Her last year in the job, though, was a happier one for the bottom line. Backed by Bezos’ enormous fortune, the Post has been expanding like, well, like a Rosslyn-based Internet startup newspaper. And in announcing Weymouth’s departure, the paper said editor Marty Baron, who Weymouth hired in late 2012 after pushing out his predecessor, Marcus Brauchli, would stay. Ultimately, that’ll mean more for everyday readers than who’s running the business side.
Read the memo from Weymouth below.
From: “Weymouth, Katharine”
Date: September 2, 2014 at 9:00:29 AM EDT
To: “Weymouth, Katharine”
The greatest honor of my life has been serving as publisher of The Post these past seven years, working with all of you. Now, after 17 years at this great institution, it is time for me to explore other opportunities.
I make this announcement with mixed emotions. I am enormously excited about this new era at The Post, but I will miss all of you tremendously.
The Post will be in excellent hands. Effective October 1, 2014, Fred Ryan, will become Publisher and CEO. Fred is a seasoned and well-respected executive with a track record of success at the helm of Politico and Allbritton Communications. He knows Washington, and he knows media. Fred is excited to take the helm and to meet all of you.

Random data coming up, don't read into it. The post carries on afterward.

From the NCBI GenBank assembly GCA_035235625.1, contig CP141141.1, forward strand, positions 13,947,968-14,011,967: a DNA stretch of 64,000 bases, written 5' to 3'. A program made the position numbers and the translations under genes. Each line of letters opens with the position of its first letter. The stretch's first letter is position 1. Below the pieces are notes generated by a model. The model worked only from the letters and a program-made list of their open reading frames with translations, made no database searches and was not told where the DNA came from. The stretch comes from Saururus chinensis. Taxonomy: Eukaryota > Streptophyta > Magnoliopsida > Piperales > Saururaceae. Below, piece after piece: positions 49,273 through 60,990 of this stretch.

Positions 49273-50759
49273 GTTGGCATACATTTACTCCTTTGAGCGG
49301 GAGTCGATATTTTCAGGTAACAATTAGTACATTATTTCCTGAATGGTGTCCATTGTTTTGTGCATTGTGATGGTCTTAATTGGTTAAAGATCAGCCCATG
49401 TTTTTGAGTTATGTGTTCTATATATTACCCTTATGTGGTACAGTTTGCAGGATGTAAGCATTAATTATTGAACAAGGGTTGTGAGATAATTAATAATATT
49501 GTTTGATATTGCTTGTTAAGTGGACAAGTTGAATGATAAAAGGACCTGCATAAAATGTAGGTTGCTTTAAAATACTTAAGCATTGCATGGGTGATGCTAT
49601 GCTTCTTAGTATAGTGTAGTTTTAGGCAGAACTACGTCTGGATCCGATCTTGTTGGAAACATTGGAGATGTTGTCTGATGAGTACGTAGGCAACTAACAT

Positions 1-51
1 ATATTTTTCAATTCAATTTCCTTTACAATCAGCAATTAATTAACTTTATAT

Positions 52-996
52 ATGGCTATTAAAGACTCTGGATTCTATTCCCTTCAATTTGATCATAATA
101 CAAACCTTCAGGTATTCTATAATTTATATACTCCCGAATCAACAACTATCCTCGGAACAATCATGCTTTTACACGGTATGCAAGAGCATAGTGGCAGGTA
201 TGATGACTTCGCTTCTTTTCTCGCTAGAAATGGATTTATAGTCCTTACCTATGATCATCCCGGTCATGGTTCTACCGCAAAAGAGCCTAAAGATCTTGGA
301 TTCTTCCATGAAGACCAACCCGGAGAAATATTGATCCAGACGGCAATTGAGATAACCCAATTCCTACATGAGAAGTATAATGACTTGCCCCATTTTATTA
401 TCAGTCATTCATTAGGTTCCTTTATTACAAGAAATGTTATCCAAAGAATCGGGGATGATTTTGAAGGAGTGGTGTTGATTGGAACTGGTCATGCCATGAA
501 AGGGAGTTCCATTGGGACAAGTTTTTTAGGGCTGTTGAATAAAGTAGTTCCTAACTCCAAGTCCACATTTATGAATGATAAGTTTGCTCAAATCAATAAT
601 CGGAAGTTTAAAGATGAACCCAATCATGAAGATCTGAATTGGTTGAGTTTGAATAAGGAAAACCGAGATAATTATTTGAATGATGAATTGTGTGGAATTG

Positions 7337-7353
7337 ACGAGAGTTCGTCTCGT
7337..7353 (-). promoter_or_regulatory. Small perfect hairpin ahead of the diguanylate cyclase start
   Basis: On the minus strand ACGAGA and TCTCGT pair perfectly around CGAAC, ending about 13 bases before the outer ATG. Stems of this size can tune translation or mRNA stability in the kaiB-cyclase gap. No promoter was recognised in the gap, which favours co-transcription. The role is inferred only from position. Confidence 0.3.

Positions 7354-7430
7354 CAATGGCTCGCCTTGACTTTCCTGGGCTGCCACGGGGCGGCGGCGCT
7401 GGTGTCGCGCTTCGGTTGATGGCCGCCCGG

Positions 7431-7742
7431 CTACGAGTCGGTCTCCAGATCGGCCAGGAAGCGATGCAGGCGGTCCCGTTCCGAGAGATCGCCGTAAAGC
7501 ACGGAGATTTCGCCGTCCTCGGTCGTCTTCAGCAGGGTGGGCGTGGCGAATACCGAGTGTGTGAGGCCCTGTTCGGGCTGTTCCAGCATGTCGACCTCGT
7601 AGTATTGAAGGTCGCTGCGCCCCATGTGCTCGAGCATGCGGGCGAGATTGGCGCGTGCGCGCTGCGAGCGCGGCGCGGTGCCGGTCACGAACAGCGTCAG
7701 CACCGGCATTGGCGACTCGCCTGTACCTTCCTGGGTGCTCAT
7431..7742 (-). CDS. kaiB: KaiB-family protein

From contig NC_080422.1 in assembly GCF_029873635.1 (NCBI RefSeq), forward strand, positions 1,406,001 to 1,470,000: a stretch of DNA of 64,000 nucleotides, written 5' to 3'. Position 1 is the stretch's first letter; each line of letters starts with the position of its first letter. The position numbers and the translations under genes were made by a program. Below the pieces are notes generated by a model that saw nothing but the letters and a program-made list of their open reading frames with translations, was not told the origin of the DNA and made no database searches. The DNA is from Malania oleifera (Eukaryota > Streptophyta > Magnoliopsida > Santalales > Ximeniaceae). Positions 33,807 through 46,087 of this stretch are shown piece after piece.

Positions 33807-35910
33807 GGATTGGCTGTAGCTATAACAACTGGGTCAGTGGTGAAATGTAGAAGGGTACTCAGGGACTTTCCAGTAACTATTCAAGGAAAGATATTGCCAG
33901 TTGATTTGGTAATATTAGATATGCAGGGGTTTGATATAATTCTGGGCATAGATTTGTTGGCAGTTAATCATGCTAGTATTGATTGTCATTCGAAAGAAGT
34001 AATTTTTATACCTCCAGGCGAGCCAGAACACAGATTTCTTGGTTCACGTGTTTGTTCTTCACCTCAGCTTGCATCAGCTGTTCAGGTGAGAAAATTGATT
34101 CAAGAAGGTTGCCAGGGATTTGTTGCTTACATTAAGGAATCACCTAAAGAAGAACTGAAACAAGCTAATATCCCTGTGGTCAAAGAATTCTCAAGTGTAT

Fred and I will work closely together to ensure a smooth and easy transition. I will remain available as an advisor to him and to The Post through the end of the year.
I want to take a moment to tell you how proud I am of the talent we have in this company – both in the newsroom and business operations. I promised you when I started that it would never be boring. Promise kept.
I am tremendously proud of all that we have accomplished. Our business model is strong. And under Marty Baron’s leadership, our journalism has never been better. We have embarked on revelatory investigative projects while also giving our readers stories and videos that reflect the joy and humor in life. We have uncovered corruption, shown the real-world impact of economic upheaval, and provided unequaled coverage of the Obama administration’s first and now second terms. We have shown courage in reporting on wars and unrest all over the world, and we exposed how the government’s anti-terrorism technology poses profound civil liberties issues for Americans. We have never forgotten our local community, highlighting issues of public safety and providing readers the information they need to be engaged citizens. As a result, we have more readers today than ever.